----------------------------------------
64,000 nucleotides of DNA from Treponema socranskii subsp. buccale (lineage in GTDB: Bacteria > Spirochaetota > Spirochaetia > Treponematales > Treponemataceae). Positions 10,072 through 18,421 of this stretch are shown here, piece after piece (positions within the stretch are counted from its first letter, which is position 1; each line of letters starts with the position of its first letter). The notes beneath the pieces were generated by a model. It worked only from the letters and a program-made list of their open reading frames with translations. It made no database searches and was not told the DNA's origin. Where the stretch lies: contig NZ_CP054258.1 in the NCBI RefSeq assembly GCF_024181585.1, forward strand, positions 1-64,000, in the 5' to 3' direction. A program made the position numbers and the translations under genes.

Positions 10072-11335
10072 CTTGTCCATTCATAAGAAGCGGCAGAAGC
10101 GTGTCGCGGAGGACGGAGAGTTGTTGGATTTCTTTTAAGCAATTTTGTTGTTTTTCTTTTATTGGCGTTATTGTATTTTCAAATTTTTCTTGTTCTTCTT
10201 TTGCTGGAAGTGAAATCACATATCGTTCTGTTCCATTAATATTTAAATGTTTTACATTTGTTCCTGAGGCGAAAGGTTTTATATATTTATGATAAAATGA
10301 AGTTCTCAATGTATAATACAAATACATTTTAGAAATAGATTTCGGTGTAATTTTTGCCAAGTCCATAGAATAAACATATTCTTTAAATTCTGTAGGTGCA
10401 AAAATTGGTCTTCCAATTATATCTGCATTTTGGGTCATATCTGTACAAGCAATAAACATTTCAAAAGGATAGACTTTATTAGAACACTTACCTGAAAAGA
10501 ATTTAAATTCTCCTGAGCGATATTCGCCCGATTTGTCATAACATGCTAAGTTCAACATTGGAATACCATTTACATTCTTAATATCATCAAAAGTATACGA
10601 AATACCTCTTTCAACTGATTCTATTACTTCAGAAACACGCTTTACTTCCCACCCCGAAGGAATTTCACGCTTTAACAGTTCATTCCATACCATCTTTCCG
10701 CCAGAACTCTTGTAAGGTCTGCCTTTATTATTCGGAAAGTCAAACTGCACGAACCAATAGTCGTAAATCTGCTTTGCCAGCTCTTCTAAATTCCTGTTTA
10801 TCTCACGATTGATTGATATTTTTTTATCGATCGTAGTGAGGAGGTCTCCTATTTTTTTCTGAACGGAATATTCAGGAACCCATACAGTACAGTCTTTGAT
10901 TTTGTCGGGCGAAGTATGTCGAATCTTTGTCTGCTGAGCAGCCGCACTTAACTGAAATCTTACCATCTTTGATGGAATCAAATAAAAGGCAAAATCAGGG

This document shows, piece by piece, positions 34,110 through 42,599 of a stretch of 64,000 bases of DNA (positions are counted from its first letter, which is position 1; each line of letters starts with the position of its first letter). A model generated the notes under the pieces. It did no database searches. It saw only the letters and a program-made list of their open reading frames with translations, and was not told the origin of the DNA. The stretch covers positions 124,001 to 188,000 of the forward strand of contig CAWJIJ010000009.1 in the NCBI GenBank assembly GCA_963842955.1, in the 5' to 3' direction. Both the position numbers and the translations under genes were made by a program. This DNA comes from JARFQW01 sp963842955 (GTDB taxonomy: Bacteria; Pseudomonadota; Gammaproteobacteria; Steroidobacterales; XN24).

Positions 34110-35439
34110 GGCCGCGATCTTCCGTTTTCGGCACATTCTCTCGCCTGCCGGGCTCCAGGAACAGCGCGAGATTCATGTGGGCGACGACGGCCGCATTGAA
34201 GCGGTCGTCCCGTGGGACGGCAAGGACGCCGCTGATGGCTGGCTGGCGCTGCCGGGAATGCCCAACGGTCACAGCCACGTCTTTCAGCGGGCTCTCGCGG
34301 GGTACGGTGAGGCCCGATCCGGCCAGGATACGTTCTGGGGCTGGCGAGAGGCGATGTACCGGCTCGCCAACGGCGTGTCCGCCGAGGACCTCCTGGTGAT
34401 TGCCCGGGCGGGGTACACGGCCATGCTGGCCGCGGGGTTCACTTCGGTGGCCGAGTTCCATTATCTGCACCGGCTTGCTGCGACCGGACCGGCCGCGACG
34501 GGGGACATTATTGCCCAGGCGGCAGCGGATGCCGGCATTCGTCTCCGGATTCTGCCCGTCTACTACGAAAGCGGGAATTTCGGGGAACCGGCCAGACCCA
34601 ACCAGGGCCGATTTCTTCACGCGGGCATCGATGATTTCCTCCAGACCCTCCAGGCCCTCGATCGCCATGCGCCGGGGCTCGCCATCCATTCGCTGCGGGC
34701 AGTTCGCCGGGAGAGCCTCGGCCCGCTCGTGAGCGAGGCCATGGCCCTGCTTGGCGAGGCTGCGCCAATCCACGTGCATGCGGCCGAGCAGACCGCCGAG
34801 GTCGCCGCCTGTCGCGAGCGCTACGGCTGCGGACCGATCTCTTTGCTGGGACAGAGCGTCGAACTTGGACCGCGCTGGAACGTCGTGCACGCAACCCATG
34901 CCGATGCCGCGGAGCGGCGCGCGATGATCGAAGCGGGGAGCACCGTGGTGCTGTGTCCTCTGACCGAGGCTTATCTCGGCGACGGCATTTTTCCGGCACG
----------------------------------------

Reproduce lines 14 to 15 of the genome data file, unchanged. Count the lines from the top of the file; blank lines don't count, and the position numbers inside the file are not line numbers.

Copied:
Positions 34110-35439
34110 GGCCGCGATCTTCCGTTTTCGGCACATTCTCTCGCCTGCCGGGCTCCAGGAACAGCGCGAGATTCATGTGGGCGACGACGGCCGCATTGAA